Defining Local, Defining Fruit: Understanding Place and Identity Through Dragon Fruit and Tomatoes.
Humiston, Mae M.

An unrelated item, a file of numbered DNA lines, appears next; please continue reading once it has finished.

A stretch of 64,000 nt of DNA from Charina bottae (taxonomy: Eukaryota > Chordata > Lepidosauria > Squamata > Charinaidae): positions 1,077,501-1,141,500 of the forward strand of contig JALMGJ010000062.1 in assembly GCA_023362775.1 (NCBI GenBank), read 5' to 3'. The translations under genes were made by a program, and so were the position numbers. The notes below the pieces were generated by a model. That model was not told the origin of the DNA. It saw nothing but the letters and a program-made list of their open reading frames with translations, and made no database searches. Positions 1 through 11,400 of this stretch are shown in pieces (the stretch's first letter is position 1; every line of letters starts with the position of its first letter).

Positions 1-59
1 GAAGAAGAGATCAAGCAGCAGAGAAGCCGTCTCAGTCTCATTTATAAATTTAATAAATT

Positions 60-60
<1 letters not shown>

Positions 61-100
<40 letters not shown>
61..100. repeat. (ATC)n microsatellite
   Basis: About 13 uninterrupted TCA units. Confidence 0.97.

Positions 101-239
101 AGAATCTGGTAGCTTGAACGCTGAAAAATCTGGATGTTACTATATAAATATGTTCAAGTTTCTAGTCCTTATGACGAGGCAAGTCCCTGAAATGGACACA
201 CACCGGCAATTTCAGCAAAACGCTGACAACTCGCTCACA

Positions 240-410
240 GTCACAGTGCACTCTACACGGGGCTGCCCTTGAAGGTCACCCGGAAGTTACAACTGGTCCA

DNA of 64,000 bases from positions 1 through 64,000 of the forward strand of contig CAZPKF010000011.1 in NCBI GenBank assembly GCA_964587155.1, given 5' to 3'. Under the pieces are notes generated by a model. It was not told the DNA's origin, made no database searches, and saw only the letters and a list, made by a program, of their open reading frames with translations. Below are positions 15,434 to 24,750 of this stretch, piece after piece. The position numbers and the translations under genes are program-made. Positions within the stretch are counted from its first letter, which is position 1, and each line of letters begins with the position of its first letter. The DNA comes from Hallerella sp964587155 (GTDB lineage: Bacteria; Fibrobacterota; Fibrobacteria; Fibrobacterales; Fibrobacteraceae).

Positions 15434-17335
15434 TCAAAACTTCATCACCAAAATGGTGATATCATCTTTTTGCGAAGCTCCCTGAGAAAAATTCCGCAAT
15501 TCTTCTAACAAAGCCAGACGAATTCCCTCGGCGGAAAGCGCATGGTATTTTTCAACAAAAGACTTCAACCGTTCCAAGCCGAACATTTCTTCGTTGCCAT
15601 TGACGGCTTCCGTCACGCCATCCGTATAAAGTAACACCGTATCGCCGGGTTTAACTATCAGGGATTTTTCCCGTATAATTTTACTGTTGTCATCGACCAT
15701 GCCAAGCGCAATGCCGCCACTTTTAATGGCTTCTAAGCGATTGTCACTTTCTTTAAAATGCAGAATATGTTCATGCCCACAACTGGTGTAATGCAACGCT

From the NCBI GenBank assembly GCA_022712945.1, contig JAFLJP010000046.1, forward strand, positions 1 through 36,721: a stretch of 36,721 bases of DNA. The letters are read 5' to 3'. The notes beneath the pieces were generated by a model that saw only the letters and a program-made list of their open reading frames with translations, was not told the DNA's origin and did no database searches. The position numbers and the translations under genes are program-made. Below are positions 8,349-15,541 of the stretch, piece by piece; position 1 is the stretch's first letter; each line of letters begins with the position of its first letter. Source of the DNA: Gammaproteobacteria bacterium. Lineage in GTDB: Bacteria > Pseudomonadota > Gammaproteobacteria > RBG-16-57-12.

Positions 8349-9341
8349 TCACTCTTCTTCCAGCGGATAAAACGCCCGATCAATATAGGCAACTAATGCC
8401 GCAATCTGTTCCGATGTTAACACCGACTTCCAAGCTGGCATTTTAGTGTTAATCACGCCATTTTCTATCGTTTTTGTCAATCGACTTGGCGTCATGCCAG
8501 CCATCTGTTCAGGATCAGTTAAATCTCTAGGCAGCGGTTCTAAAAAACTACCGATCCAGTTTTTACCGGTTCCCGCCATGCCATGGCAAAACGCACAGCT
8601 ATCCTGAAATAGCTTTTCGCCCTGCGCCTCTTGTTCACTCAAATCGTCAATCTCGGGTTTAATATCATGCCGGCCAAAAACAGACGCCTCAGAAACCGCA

- This thesis asks how human and non-human speciesin this case, two kinds of fruitintersect in politics, economics, formations of categories, and conceptions of scales and identities. I draw on theory about consumer and material culture, place-making, and interspecies relationships to produce an in-depth reading of tomatoes and dragon fruit that reveals their deep interconnections with the human wor... read moreld. I describe my theoretical framework and methods in the first chapter of the thesis. I also discuss how my own exploration of these fruits involved border crossings and transformations of fruits and the ideas associated with them. These two specific fruit, both native to Central and South America, are useful to investigate the mediation of identities, scales, and contexts because they are simultaneously globalized and localized in notable ways. Chapter Two traces the history of tomatoes through colonization and industrial capitalism, showing how this fruit played a central part in the development of industrialized food processing and fast food marketing and how it has become American. The chapter also explores how tomatoes have found a place in contemporary alternatives to the dominant food system, including their role in local food activism and farmworkers' rights campaigns. In a similar feat of flexibility, the dragon fruit has successfully established itself as Vietnamese, as I show in Chapter Three. Although brought to Vietnam by French colonizers, it has become a mode of Vietnamese empowerment and assertion of national identity in the face of foreign domination, notably in relation to Chinese hegemony and global capitalism. Dragon fruit in Vietnam are full of histories of colonialist domination, but are mobilized as tools for Vietnamese empowerment and entry into the global market. In my final chapter, I describe my experience marching with the Coalition of Immokalee Workers for better working conditions for migrant farmworkers in Florida. This concluding chapter demonstrates the messy, contradictory, and polyvocal ideas that fruit carries and communicates and how my ideas and my self are implicated in this messiness. As these fruit both cross and shape boundaries and borders, people use them to understand and mediate changing spaces, places, economies, and identities, including our own.read less